My second rosebud is that I have 3 big design projects to finish up in 2011 and I am looking forward to getting more design work once those are completed and out in the world. I am looking forward to being paid for all the hard work I put in this year, of course, but I also think I will get more leads from these three clients than I had all year last year.

My third rosebud is that I am looking forward to getting back to exercising and getting my body firmed up from my weight loss. I can't wait to be back in shape. Losing so much weight so quickly leaves your body in such a state, I don't even want to go into it. But I am looking forward to continuing yoga, water aerobics, walking and maybe adding Zumba in there somewhere.

This year has been pretty amazing, really. It has been more financially difficult than I could have ever imagined facing in my 40's, but I think in the end we are going to learn spending restraint and many other valuable lessons from our horrible 2010. I can't complain, they are probably lessons we needed to learn anyway. I am looking forward to some great things happening in 2011 and have been spending my week mapping out all the goodness that will go on to get me where I want to be in 2012.

I want to add another rose actually, for which I am so very thankful this year. It is something wrapped up in my realization, but deserves mentioning on its own. I am so happy to be making writer friends in the virtual world, simpatico people who are like me and who are better than me. Who make me laugh and inspire me, who challenge me and who make me think. I love all of you shiny new friends.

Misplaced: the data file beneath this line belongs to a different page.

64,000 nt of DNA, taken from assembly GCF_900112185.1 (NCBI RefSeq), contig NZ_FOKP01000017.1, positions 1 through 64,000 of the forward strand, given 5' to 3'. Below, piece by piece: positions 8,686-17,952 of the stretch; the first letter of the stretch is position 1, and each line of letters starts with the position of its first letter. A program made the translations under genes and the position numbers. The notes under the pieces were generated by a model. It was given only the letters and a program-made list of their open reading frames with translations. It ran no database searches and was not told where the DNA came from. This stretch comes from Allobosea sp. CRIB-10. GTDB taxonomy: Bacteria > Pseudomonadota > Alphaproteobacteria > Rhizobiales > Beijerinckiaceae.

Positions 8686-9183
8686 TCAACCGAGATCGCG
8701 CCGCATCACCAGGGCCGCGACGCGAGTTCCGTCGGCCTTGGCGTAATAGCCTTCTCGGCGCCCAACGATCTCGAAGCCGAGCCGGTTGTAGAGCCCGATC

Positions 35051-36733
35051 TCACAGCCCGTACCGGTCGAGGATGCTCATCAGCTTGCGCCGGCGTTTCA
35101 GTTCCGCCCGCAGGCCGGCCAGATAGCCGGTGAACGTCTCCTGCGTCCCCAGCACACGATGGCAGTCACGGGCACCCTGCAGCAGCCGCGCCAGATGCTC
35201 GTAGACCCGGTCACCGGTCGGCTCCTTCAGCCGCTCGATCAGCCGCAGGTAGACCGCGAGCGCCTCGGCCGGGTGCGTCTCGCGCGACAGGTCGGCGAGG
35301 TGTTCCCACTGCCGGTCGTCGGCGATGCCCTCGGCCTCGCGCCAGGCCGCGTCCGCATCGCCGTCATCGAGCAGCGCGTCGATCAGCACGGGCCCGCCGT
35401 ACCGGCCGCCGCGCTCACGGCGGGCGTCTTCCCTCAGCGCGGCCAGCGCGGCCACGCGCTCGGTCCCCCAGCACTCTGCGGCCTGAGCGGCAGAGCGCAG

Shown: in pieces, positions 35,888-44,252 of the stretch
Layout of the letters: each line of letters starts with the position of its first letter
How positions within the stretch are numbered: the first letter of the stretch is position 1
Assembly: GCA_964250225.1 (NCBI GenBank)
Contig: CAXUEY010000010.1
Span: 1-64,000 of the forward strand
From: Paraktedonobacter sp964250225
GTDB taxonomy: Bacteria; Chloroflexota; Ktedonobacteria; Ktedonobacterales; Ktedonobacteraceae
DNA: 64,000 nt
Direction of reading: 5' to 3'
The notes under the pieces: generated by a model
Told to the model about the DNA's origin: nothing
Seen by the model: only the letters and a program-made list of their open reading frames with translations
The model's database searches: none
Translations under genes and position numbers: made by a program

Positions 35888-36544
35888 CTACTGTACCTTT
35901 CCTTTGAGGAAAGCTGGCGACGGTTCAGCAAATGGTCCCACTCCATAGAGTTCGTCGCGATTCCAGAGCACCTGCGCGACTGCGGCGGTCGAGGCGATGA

If you want to meet some of my bloggie friends and participate in Jana's challenge here's what ya' do:

1. Grab the button (should be able to cut/paste this into your post):
2. Write your post and link back to me in it!! Let’s do ONE thorn, TWO roses and THREE rosebuds. Or, whatever you want to do!
3. Come back here and leave a comment with your link to your blog’s post!
4. Have a WONDERFUL 2011!
PS from Ms. Marsha:
Take time to plan your life for 2011! I know you can do it, don't just let life be something that happens to you, LIVE IT!!!!

Tuesday, December 28

Nuts and Bolts

Earlier this year I asked an old acquaintance of mine, who is also a published author, for some advice on learning how to write and how to get published. He told me one thing he always advises students in his workshops is that they need to read more and to write more. A year after delving into my passion for writing, I realize he wasn't letting me in on some big secret. I mean, thanks, really, but don't you see this advice everywhere? Well, there's a reason for that though, isn't there?

This thing of writing is nothing new to me. I have written since I was in about 3rd grade, endlessly, writing poetry mostly. Bad, bad poetry. In high school I had a senior English class in which we had to not only journal but also write one original short story each week. My friend was always coming into class not knowing what to write about and I would say "Well, gee, what have you done today? You told me you saw a dead bird on the sidewalk, write it about that." She would look at me like I was crazy. She ended up being a photojournalist. I ended up being an accountant. Go figure.

Once I was in the working world, and married, busy, traveling, trying to make a living, I sort of stopped writing completely. Except for letters for business purposes or my resume, I didn't write at all. The way in which I came back to writing was a circuitous route, but it got me here nonetheless. I was in Pennsylvania, working for another real estate agent after moving away from everyone I knew and the city I had called home since 17. I joined a Toastmasters group in 2006. I competed in public speaking in Jr. High and High School and really enjoyed it, so I thought I would like Toastmasters. And, I did. I loved it.